You paid for it: Why does our new county jail sit empty?
Las Vegas, NV (KTNV) -- In an effort to make Las Vegas a better place to live, Action News will be exposing government waste in our valley and holding public officials accountable.
A new county jail has been finished for 15 months now. Even though we are paying millions of dollars in rent, the jail sits empty and there are no plans to open it anytime soon.
Under the roar of jet engines out by Nellis Air Force Base sits a pristine new county building. Pristine, because it's never been used.
Action News was granted exclusive access inside the facility with Deputy Sheriff Dixon, Metro's Deputy Chief who oversees corrections.
"We have the showers here, the toilets, and all the beds. No individual cells. It's made so that the officer standing up in his podium, one officer, can watch and maintain care and control of the entire pod."
The low-level offender facility was given the green light by Clark County Commissioners back in 2007 to ease overcrowding at the Clark County Detention Center. It would house non-violent criminals like car thieves, burglars, and prostitutes.
A private firm, The Molasky Group, agreed to front the nearly $200 million to build the new jail. And the county agreed to lease it back for about $12 million per year, or $1 million per month.
The problem now is that the county can't afford the estimated $16 million per year to staff and operate the facility.
"But the fact remains that we are the tenant and we're obligated on the lease," says County Commissioner Steve Sisolak.
It's a lease that runs for 20 years. Although Commissioner Sisolak wasn't in office when the deal was made, he stands by his predecessors.
Blake McCoy: Do you think the commission at the time made a bad deal?
"Well, no. I think the commission at the time made a deal based on what the forecasts were and what their revenues were at that specific time. The revenues kind of fell off the edge of a cliff."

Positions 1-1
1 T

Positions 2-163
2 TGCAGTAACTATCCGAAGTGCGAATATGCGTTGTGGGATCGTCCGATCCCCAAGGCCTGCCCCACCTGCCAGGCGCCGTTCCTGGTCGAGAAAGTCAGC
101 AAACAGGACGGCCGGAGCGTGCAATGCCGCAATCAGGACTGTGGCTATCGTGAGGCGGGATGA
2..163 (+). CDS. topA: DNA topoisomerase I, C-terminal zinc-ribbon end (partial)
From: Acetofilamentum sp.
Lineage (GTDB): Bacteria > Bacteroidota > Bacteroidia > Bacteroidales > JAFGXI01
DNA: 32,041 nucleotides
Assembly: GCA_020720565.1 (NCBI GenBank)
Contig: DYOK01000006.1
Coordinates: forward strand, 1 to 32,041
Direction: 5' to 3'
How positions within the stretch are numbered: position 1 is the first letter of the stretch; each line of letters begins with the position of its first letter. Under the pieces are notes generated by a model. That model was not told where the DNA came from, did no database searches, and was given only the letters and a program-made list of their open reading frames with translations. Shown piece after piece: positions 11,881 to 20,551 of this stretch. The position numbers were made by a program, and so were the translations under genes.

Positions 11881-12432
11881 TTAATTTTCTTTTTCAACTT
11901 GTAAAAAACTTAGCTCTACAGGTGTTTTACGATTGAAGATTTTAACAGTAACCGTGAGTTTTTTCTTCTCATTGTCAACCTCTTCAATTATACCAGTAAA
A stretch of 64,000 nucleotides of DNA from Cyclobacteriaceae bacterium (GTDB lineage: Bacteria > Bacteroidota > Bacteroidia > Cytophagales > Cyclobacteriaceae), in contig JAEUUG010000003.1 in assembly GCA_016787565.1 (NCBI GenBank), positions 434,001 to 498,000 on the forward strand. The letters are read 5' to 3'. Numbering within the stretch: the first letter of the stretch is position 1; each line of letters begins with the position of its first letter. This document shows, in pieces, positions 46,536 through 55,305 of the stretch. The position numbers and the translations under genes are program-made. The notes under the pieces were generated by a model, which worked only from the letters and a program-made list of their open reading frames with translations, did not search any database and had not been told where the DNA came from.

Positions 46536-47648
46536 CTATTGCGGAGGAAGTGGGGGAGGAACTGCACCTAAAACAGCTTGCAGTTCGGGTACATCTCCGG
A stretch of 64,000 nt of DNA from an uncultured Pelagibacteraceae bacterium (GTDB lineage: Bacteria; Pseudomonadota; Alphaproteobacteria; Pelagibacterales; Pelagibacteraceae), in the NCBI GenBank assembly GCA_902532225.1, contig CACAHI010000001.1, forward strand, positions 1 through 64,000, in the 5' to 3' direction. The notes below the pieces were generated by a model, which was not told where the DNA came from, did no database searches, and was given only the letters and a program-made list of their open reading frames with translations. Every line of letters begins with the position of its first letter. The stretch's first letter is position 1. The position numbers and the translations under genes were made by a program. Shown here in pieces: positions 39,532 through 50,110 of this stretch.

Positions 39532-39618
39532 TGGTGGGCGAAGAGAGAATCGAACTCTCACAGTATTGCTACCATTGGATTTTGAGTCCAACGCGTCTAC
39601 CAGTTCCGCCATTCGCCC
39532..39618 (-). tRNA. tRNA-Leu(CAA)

The gleaming new facility has been finished for 15 months now. All the while, the county has been paying rent to the tune of $1 million per month for it to sit empty. Throughout the course of our reporting, no one has been able to tell us when this jail will open.
Blake McCoy: So where do we go from here? Is there anything we can do?
"Well, I don't know where we go from here. Where we immediately go from here is we're going to pay $1 million a month while we can't open the facility."
But is there still a need for it?
During construction, Sheriff Doug Gillespie told Action News not opening the facility would jeopardize public safety.
"I don't think somebody that commits a burglary should be just released on their own recognizance. I don't think somebody who steals a car should be either."
Blake McCoy: Sheriff Gillespie told us about two years ago that this was a matter of public safety, that opening this facility was a matter of public safety and it was needed to keep the population of Las Vegas safe. Has that changed?
"No. Crime still continues," says Deputy Sheriff Dixon. "There has been a downturn in crime, a slight downturn in certain types of crime. But overall, opening this would be the wise thing to do."
In fact, Action News learned that the Clark County Detention Center is still overcrowded; with only 3,000 beds, it's now averaging 3,300 inmates. The overflow of inmates sleep on cots.
"I could probably move up to another 100 and be where I would consider safe," says Deputy Sheriff Dixon.
The new jail will get some use over the next few years, temporarily housing inmates as the Clark County Detention Center is renovated.
But when it will permanently open remains unknown.
"Times have just changed, and tax payers on are on the hook for it," says Commissioner Sisolak.
To the tune of $15 million so far, and rising.
As the county prepares to cut more from its budget and will likely lay off more workers, this jail remains a huge hole in the annual budget, a situation no one is happy about.